In a way, blending a large number of whiskies – as some popular blends today do – with more than 20 components can be a massively complex undertaking. You’re dealing with a lot of competing scents and flavours, which do sometimes not behave as you expect when mixed together. This can lead to a homogeneity of flavour, where you can’t identify independent flavours or the signature tastes of the distilleries you have used. The whole thing can end up tasting very “whisky” without having one defining feature which comes through.

For The Double Single the challenge was the exact opposite. We have small parcels of specific casks, which have been selected for their quality – be this from the wood choice or from a particularly good distillate at the time of filling. Either way, everything has come together to produce something beautiful, which we can complement with one other whisky.

Before settling on the blend we have now, we tried a number of different grain and malt combinations from different distilleries, at different ABVs and in different proportions – with a smaller proportion of grain whisky being used in this iteration of The Double Single.

On the surface The Double Single is an incredibly simple blend, but the work behind it, i.e. to add just the right amount of each whisky, is where the real challenge appears. We hope that our whiskies are not only instantly recognizable as fantastic blends, but also that the quality and character of each distillery we use has the chance to shine through and be recognized as the exceptional whisky it is.

BM: Although it tends to have gotten a little more recognition lately, grain whisky still has a difficult time with many whisky aficionados who mostly consider this kind of spirit “filling material” for blends. Do you think (and hope) that bottlings such as The Single Double, where the grain whisky is granted a prominent spot in the limelight, help to further give these kinds of drams the appreciation they deserve?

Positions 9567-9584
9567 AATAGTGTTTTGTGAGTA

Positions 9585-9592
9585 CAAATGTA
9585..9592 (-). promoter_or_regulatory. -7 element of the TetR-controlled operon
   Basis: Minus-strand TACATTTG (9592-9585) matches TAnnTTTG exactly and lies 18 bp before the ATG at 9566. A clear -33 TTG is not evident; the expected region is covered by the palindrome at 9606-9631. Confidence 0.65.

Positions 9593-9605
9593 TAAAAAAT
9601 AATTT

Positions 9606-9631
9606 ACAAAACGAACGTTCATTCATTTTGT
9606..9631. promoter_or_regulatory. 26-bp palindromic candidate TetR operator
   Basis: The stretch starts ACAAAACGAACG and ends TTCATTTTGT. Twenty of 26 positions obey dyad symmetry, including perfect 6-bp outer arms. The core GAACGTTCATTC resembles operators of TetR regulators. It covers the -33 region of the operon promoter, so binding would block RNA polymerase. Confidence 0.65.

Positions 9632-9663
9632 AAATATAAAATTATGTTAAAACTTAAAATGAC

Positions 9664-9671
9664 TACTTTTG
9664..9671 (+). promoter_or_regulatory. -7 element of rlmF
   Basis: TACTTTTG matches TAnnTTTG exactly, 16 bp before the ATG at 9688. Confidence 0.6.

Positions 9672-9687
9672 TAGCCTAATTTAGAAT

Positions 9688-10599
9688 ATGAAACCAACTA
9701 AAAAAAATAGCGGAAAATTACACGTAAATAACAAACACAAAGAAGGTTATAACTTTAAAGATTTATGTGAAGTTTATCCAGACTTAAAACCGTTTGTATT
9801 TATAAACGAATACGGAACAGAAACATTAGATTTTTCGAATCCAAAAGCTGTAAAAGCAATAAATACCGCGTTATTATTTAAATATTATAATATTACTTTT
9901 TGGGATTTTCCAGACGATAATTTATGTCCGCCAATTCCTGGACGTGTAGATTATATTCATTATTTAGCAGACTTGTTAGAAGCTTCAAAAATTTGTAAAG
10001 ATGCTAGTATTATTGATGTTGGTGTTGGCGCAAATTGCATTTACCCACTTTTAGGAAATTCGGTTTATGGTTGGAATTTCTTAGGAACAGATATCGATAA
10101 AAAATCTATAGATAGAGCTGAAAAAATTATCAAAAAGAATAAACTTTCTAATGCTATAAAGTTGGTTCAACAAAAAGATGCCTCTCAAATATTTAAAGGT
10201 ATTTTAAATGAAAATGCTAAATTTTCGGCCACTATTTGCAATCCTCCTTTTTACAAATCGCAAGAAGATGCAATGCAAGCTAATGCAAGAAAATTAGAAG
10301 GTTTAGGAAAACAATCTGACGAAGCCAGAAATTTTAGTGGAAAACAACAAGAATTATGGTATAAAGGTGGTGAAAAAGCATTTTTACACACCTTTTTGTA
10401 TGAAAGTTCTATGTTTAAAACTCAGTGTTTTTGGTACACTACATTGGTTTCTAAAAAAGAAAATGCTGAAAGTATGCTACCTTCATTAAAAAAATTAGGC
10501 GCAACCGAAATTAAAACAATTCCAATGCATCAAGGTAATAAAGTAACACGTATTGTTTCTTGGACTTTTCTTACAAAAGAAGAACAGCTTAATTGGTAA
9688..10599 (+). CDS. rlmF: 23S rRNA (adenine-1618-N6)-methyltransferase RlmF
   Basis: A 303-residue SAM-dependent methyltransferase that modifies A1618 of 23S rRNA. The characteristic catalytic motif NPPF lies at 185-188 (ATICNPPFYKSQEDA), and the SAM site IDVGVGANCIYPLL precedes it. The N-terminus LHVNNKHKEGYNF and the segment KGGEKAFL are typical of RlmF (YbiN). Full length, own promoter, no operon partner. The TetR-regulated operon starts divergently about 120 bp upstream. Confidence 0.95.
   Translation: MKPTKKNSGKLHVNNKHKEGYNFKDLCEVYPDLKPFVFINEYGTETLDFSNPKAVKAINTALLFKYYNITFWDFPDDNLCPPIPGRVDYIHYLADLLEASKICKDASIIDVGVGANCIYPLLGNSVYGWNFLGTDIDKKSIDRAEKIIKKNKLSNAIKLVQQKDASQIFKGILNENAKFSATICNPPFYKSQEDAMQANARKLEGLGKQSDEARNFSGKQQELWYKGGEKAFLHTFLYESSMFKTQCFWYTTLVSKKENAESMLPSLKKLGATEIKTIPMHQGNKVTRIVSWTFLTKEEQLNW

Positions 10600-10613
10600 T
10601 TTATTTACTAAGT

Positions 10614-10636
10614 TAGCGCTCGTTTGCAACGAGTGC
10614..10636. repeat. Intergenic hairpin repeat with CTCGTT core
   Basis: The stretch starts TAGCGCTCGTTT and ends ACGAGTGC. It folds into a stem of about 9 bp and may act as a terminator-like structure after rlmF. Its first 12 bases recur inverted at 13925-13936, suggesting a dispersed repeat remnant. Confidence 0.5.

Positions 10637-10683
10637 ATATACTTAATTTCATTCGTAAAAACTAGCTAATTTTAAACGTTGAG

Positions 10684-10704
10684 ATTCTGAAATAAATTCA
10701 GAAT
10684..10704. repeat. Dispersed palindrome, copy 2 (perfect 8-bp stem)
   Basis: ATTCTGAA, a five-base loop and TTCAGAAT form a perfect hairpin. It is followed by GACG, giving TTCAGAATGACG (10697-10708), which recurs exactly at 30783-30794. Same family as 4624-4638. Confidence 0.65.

JB: Grain whisky is a much-maligned product of a Scotch Whisky era, where often the focus in production was simply to lay down as much alcohol as possible and finding somewhere to store it. This isn’t a judgment on the industry; decisions had to be made for a wide number of reasons to ensure the survival of Scottish distilleries, and their highly skilled work forces, during the lean period of Scotch sales, particularly in the 80s and 90s. It did, however, leave Scotch whisky drinkers with a conundrum. Very generally, grain whisky would often be put into low quality or exhausted wood. And this would lead to losses if the casks leaked or were spoiled by a less than tight seal. Or it would take far longer for the grain whisky to reach a level of maturation comparable to malt whisky due to the overuse of the wood.

One of the charges often leveled at grain whisky is that it is less flavoursome than its malt relatives. However, I think we are beginning to see a resurgence in using new and interesting malts and grains in whisky. Consumers are looking to experience something new and exciting and I’m sure that this is something which will only develop as more companies use and mature grain in new and innovative ways. Our blended grain, Hedonism, was one of the first whiskies to really showcase how amazing well-tended grain whisky could be. Hopefully, showcasing these fantastic quality grains in blended grains and blended whiskies will encourage people to try something they might have had mixed feelings about in the past.

by Tobi

Compass Box:
The Double Single: